'Once Again, EU Court of Justice gives carte blanche for social dumping'

20 June 2008

'Once Again, EU Court of Justice gives carte blanche for social dumping'

'This is the fourth time that European judges have given their permission for the undermining of employees' rights. And as for those social democrats who think that the Lisbon Treaty, thrown out last week by the Irish, would solve this problem, they are in for a rude awakening.' So said Erik Meijer, Member of the European Parliament for the Socialist Party, in reaction to yesterday's ruling from the European Court of Justice.

Erik MeijerWhat is the problem? Luxembourg wants to protect its workers from what has been called 'social dumping', where workers brought in from abroad are paid less than the agreed or going rate for the job in the country in which they are working. Workers who must be paid this rate under bilateral or tripartite agreements are then shoved out. The European Court of Justice (ECJ) says now that Luxembourg's labour law is in conflict with the EU directive on 'posted workers', and that the European law must take precedence over the national law. The judge found that Luxembourg was interfering with the freedom of enterprises to offer their services in another member state. Unequal pay apparently counts for nothing in the eyes of this judge.

Rapped across the knuckles

Three similar cases have recently been brought before the ECJ. Known respectively as Laval, Viking and Ruffert, each concerned legal issues to do with a country's desire to protect its workers from social dumping, and in each case the country in question found itself rapped across the knuckles. "The SP sees it as against social justice if international enterprises, with the ECJ right behind them, can compete over labour standards in a single internal market," says Erik Meijer. "Why should the rights of corporations count for more than the right of workers to a fair wage, to the protection of the law and to equal treatment?"

Luxembourg today, Netherlands tomorrow

In the ECJ's ruling, Luxembourg was punished for demanding from foreign firms that they complete the paperwork necessary for the state to be able to verify that they are fulfilling the requirements of national labour law. Inspection and control are weak points when it comes to the free movement of workers and of services. Luxembourg for this reason demands that firms designate a representative in the country and that when workers are posted all relevant information regarding wages and conditions of service is supplied to the authorities. That sounds logical enough, but the ECJ ruled that these demands constitute 'unnecessary hindrance' to foreign companies supplying services. In addition, the legal requirement that the wages of foreign workers be index-linked found no favour in the eyes of the Court. And to top it off, national legislation regarding part time and temporary work was declared unacceptable. "With rulings such as these," Erik Meijer says, "the Court is interfering in the most fundamental way with the right of European countries to decide their own social model. We have already had Sweden, Finland and Germany, now it's Luxembourg, and soon it will be the Netherlands' turn."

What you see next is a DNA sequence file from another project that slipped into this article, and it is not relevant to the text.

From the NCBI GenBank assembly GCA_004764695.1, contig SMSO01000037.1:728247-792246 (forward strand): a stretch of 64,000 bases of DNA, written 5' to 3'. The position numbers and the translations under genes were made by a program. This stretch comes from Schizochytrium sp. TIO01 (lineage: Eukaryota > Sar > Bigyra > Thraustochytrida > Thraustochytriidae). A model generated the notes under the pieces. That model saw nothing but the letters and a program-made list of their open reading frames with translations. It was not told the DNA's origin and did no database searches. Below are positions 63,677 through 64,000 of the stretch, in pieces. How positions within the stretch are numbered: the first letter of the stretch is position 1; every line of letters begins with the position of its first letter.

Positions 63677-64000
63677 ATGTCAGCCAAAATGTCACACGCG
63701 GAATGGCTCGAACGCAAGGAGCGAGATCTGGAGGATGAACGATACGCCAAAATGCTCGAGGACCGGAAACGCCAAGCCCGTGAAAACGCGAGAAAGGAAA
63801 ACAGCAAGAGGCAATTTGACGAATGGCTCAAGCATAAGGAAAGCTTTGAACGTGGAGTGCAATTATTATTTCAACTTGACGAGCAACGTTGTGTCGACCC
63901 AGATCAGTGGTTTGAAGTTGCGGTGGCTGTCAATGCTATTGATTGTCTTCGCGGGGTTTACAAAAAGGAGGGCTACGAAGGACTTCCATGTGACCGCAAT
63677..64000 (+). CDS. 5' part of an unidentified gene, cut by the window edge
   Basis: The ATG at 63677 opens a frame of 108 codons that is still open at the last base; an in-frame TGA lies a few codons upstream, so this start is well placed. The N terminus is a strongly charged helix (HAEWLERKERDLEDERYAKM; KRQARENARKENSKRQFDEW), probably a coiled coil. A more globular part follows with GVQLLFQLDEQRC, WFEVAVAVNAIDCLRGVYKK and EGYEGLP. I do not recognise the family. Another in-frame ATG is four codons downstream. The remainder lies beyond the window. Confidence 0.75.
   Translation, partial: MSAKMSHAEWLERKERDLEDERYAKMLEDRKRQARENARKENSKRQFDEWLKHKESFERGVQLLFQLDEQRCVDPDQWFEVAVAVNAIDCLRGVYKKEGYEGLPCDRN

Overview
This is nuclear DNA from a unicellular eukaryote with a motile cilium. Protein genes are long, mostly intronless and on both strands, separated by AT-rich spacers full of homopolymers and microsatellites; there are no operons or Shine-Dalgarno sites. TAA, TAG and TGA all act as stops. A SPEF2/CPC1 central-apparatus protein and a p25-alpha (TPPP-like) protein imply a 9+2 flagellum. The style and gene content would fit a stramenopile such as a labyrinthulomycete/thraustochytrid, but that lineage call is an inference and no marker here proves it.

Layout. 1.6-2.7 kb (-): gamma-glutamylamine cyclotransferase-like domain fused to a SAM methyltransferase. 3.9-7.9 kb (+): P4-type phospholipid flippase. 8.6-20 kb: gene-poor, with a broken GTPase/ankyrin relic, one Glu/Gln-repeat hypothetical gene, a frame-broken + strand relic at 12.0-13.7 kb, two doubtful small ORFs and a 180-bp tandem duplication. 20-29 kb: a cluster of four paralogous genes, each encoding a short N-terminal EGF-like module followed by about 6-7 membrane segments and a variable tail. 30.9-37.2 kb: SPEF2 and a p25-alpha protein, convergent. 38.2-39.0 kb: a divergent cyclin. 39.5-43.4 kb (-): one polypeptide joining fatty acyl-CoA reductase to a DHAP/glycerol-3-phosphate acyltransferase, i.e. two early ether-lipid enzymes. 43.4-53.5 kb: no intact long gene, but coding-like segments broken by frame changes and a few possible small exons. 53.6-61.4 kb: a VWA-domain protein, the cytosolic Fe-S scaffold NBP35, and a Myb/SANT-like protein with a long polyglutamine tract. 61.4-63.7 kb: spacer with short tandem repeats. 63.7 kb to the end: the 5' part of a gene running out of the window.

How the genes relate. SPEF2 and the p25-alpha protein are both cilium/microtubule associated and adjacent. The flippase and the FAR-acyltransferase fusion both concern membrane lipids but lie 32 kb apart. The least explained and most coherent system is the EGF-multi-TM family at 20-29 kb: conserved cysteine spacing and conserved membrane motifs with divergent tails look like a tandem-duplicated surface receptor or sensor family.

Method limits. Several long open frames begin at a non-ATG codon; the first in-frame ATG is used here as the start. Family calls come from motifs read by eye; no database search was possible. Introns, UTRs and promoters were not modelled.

Looking for loopholes

The case had been brought by the European Commission. The legal ruling is seen as an attack on the Luxembourg government, but in trade union circles it is also viewed as an assault on the working and living conditions of all of Europe's workers. According to the SP's Erik Meijer, the European Commission can no longer hide what is happening. "More and more firms will be looking for loopholes in the European legislation and will come to know their way around the courts. Trade unions have had their hands tied by the judgements in the Laval and Viking cases. They can only take action if this is seen by the ECJ as 'proportional' and in keeping with the laws governing the neoliberal internal market."

Look out - our rights are being destroyed

Meijer believes that something fundamental must change. "It's now the time for this, now that the Irish have said 'no' to the Lisbon Treaty. Irish fears for the erosion of workers' rights played a major role in this. Any new treaty must include an article making the sort of judgement we have seen in these cases impossible once and for all. Social rights are more important than the rules of the internal market, certainly now that we have the Services Directive, which must be implemented in every member state by next year. To start with, the national ratification processes for the Lisbon Treaty must be halted. Together with the trade unions we need to work hard to achieve this."

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